For more than two decades Elsevier, a global information and analytics company specialising in scientific and medical content, has supported clinical research with its electronic data capture (EDC) software. Its latest development is Veridata EDC, a cloud-based platform designed to simplify the process of data gathering, analysis and compliance.
Here, Elsevier’s commercial manager Philip Dunlop talks to Pharmaceutical Technology about the challenges of compliance in clinical research, how COVID-19 is disrupting the sector and how Veridata EDC can help businesses manage compliance.
Q: Why is compliance so important to clinical research?
The simple answer is patient safety, with regulations in place to ensure that everyone participating in a clinical trial conducts themselves ethically and safely. It is also vitally important to learn from past mistakes, particularly in instances where clinical trials were not as safe as they should have been, or where patients were endangered in accidents or by trial organisers acting in financial self-interest.
Even though regulations add significant overheads to a clinical research programme, they do help make it very clear where a failure has occurred and what needs to be done so it never happens again. Veridata EDC has been designed to keep those key safety aspects while reducing time spent on data entry, analysis and compliance.
Q: What makes data compliance such a challenge in clinical research?
Whenever I think about compliance, I’m always reminded of GDPR. The world was shocked by how much extra work was required but in clinical trials, researchers have needed to meet many aspects of GDPR’s high level of scrutiny for many years. Compliance is a difficult thing to get right because regulations are so often set to a very high standard. One of the major reasons for this, in clinical research, is that a study needs to be repeatable.
Q: What compliance hurdles do clinical research companies tend to face?
There are regulations around how data is stored, so obviously that has to be secure. There must also be checks and balances on the person who is entering the data, to determine if they are who they say they are, and that their account hasn’t been compromised. And then there’s the audit trail. If data has ever changed in the system, we know who has changed it, when they changed it and why they changed it. Veridata EDC makes all that easier.
Q: How can Veridata EDC help clinical research projects with their compliance?
Veridata EDC helps businesses meet their compliance requirements in several ways. Firstly, the software has been assessed by NHS Data Security and Protection (DSP), meaning that it is held to a very high standard. It is also ISO 27001-certified, which is the international standard on how to manage information security. It is also compliant with GCP, FDA CFR 21 Part 11, HIPAA and GDPR.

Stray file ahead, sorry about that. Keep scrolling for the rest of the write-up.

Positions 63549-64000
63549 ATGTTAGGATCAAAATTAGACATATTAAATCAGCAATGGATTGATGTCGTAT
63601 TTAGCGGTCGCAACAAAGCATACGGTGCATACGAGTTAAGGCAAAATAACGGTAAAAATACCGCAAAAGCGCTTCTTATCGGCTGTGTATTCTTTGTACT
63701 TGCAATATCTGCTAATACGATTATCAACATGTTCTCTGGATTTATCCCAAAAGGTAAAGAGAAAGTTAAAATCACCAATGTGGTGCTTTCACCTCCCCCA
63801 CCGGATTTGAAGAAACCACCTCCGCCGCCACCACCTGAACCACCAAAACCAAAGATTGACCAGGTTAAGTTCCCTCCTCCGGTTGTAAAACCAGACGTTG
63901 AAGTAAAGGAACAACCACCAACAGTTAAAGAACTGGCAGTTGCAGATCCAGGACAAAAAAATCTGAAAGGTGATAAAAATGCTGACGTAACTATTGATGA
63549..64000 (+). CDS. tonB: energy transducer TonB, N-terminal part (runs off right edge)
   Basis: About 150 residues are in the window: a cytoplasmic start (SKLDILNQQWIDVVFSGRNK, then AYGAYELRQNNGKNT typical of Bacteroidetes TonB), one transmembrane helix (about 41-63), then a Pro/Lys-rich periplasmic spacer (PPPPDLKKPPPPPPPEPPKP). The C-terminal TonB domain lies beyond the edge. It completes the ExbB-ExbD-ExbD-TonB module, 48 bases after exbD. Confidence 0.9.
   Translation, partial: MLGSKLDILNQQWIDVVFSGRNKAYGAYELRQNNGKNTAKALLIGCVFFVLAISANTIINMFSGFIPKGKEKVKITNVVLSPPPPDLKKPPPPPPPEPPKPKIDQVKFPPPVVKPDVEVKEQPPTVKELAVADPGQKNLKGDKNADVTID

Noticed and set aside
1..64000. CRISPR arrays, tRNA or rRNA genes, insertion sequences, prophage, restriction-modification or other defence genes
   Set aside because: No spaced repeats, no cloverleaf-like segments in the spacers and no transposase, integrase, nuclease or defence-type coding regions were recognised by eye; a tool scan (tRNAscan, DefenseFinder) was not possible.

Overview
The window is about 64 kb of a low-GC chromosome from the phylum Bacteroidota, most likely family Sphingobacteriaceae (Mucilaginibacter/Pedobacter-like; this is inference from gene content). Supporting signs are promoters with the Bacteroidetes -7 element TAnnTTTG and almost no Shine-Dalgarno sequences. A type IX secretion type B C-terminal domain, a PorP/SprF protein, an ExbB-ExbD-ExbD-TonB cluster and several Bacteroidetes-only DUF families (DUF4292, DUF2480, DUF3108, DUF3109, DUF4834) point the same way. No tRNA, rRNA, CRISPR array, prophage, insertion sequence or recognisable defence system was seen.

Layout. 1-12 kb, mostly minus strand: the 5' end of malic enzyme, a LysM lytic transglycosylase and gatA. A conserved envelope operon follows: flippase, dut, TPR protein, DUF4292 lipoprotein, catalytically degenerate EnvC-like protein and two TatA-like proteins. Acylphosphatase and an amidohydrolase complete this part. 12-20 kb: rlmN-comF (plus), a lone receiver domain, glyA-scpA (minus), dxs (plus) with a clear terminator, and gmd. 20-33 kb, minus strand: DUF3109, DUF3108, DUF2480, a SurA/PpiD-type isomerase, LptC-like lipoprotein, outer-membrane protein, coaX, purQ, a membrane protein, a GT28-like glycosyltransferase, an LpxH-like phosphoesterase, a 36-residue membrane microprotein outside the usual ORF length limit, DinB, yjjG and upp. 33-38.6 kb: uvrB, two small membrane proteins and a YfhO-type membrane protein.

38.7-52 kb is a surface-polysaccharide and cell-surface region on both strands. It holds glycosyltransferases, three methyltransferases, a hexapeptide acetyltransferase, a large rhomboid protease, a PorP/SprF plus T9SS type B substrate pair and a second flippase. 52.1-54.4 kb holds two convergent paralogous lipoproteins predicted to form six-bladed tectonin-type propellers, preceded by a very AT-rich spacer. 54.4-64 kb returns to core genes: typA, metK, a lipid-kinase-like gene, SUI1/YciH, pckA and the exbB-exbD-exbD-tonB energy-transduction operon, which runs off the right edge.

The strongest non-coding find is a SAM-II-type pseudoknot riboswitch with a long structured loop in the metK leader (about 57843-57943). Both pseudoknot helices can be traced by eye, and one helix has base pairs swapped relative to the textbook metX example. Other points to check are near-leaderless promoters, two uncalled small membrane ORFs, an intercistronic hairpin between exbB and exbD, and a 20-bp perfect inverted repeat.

The software is also intuitive, in that it makes running clinical trials, studies and registries easier to manage, and in turn there are fewer opportunities for human error. Its API-programmable design allows interoperability with existing systems and it’s designed with our MACRO system in mind, which has been in operation for more than twenty years. We have taken our experiences over twenty years and updated them for the modern software application, making collecting clinical trials data simpler and more accessible.
Q: How has COVID-19 changed things from a compliance perspective?
COVID-19 has changed the way clinical trials are conducted in that some of the rules seem to have been relaxed or adapted. In the past, some participants would finish a clinical trial and not receive another call for a decade. But COVID-19 has changed this attitude, with patients now constantly monitored over much longer periods. We’ve also seen an acceleration of experimental treatments with shortened timescales within each phase of the study.
The pandemic has also driven collaboration between universities, hospitals and other clinical research institutions. Together, they’ve formed strong partnerships in joint quality research. Regulatory sign-off on new treatments has accelerated too, to cope with the need for a quick, effective and safe response to COVID-19 globally.
Q: What does the future hold for EDC software in terms of compliance?
At Elsevier, compliance is one of the main focuses of the Veridata EDC team. We continually adapt to the requirements of regulators to guarantee patient safety.
As the world of clinical trials changes due to COVID-19 – with patients visiting hospitals and clinics far less often (if at all) for non-critical care, for example – continuing clinical trials has been a challenge. However, with the use of technology, we’ve overcome many obstacles.
We continue to listen to our customers’ problems and respond with easy to use and accessible solutions, that are both compliant and of high quality.Free Whitepaper
Excel vs EDC: The myths and realities of capturing clinical trial data
Many researchers depend on tools such as Excel and Google Forms to capture, manage and analyse trial data. Based on the findings of a 2019 study, Excel is used by 78% of CROs to study startup processes, despite 60% believing that the use of spreadsheets and manual processes should be reduced. There are a number of factors that are pushing the decision not to switch to electronic data capture (EDC) solutions, such as it is perceived as harder to use or it is less secure, but these are myths.
This whitepaper outlines the myths behind manual spreadsheets and how researchers can navigate the truths and falsehoods of excel and EDCs.
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